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06/25/96 CONTINENTAL CASUALTY COMPANY v. MCDOWELL

June 25, 1996

CONTINENTAL CASUALTY COMPANY, AN ILLINOIS CORPORATION, PLAINTIFF-APPELLEE, CROSS-APPELLANT,
v.
MCDOWELL AND COLANTONI, LTD., AN ILLINOIS CORPORATION, BOYD MCDOWELL, III, ALLEN W. MCDOWELL, MARTIN N. PREISER, MICHAEL INMAN, INDIVIDUALLY, AND CHRISTINE J. WATKINS AND BARNETT BANKS TRUST CO., N.A., AS CO-GUARDIANS OF THE PROPERTY OF CASSIDY C. WATKINS, A MINOR, DEFENDANTS-APPELLANTS, CROSS-APPELLEES, V. ANTHONY M. COLANTONI, THOMAS J. FITZGIBBONS, KENNETH MOLL, BRUCE KISELSTEIN AND SHERRY K. DREW, DEFENDANTS.



Appeal from the Circuit Court of Cook County. Honorable Arthur L. Dunne, Judge Presiding.

Released for Publication August 13, 1996. As Corrected September 20, 1996.

Presiding Justice Hartman delivered the opinion of the court: Scariano and DiVITO, JJ., concur.

The opinion of the court was delivered by: Hartman

PRESIDING JUSTICE HARTMAN delivered the opinion of the court:

Christine Watkins (Watkins) retained the law firm of McDowell & Colantoni, Ltd. (Law Firm) to represent her minor daughter, Cassidy Watkins (Cassidy), in pursuance of an injury claim. Anthony Colantoni (Colantoni), a Law Firm partner, admitted having improperly transferred funds from the Law Firm's clients' trust account belonging to Cassidy to the Law Firm's general operating account for expenses unrelated to Cassidy's case. Watkins learned of these transfers and filed a complaint in Sarasota County, Florida, naming the Law Firm, an Illinois corporation, and Law Firm partners Colantoni, Allen McDowell, Boyd McDowell, III, Michael Inman and Martin Preiser, as individual defendants (sometimes collectively defendants).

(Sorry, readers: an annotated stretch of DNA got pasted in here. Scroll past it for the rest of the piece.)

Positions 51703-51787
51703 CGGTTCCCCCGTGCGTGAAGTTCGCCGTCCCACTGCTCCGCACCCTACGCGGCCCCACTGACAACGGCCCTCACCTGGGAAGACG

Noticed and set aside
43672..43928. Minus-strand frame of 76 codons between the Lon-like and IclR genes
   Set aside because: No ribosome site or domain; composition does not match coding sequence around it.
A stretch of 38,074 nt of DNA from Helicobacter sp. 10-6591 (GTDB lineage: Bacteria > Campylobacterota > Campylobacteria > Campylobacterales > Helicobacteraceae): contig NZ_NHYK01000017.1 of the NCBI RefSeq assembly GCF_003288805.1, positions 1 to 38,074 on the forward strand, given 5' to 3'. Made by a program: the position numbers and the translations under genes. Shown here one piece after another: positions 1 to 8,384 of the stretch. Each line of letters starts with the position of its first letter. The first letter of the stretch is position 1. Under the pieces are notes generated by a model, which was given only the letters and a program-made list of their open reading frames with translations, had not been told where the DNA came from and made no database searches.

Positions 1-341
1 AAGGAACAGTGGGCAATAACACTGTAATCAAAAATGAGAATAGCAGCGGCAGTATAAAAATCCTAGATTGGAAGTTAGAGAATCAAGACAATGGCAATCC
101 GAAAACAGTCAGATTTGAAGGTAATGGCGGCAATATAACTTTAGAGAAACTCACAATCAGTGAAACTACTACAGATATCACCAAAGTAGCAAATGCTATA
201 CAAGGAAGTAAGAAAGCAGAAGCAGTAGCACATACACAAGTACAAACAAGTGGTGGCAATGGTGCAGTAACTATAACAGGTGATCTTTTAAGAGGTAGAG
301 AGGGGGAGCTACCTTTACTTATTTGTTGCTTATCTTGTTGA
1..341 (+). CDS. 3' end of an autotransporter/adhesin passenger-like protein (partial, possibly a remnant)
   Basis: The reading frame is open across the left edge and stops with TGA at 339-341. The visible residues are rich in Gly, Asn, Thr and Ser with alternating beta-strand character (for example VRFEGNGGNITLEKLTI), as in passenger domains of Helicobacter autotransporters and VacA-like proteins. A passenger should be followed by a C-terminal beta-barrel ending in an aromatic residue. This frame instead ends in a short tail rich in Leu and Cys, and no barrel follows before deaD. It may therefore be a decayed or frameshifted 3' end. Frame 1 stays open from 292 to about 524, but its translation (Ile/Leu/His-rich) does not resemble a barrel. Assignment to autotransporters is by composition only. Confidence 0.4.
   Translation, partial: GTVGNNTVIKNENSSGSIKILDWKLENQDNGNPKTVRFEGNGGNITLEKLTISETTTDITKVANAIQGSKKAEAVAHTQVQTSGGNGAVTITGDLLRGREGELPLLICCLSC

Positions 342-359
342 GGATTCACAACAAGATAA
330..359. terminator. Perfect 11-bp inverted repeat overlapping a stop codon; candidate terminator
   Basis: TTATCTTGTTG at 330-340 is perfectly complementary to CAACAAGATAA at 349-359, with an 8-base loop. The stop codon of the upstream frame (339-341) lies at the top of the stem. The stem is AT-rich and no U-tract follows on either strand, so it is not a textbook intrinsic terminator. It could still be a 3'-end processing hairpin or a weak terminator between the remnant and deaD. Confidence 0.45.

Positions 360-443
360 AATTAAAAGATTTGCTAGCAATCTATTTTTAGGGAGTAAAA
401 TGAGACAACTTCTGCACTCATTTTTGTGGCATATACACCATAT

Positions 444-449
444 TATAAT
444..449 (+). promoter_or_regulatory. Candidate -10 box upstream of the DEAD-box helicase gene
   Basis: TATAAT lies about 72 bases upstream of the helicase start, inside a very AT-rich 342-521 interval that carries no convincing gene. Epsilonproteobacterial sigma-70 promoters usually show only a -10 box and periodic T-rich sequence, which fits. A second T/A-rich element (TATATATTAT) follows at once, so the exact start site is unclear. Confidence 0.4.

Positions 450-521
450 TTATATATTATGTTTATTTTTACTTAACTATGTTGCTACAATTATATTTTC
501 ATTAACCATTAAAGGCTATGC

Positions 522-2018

Continental Casualty Co. (Continental) previously had issued a professional liability insurance policy (Policy) to the Law Firm with coverage relating to the instant action, but subsequently notified the Law Firm that it was denying coverage under the Policy. Continental commenced the instant declaratory action to have Watkins' action against the Law Firm excluded from coverage.

Following cross-motions for summary judgment, the circuit court ruled that the Policy's terms excluded Watkins' claims. On appeal, the issues presented include whether Watkins' suit to recover funds misappropriated by the Law Firm is excluded from coverage under the Policy's "dishonesty" provision; the Policy's "sole allegation" is ambiguous and, therefore, must be construed in favor of the insurdeds; Continental wrongfully withdrew its defense of the Law Firm in the underlying case; and Continental has a duty to defend the Law Firm and its partners in a pending related federal matter. The pleadings and summary judgment documents reveal the following circumstances.

In the underlying lawsuit, Watkins retained the Law Firm to represent Cassidy in a claim involving the Federal Vaccination Program. From the time the Law Firm was formed, until late 1991, Colantoni managed its financial affairs exclusively and was principal and managing partner of the Law Firm. Only Colantoni handled the Watkins' case. Before the Watkins' disposition, the Law Firm began to experience financial short-falls. Starting in February 1990, Colantoni, without knowledge of other Law Firm members, directed unauthorized transfers from the Law Firm's unsegregated clients' trust fund account into its general operating account. He intended to replenish the trust account as fees were received. Colantoni directed similar transfers nine times in other cases prior to receipt of Watkins' funds, and many more times thereafter, in excess of $1,000,000.

The misappropriated funds were generated by settlement of Watkins' personal injury claims in Federal Claims court. Following two evidentiary hearings in that case, a special master awarded Watkins $2,403,864.46, payable in four United States treasury checks of equal annual installments. Colantoni, as Watkins' attorney, received the first installment check of $600,966.12 in August of 1990 and had it placed in the Law Firm's clients' trust account. Subsequently, as in the nine previous instances mentioned, he directed the transfer of the Watkins' funds to the Law Firm's overhead and bank loan accounts, as well as for some of his personal expenses. *fn1 The Law Firm's attorneys first learned of the improper transfers in October of 1991 and, on December 12, 1991, notified Continental that Watkins intended to file a lawsuit against the Law Firm, requesting Continental to provide a defense. Partial restoration of over $336,000 was made by the Law Firm to Watkins.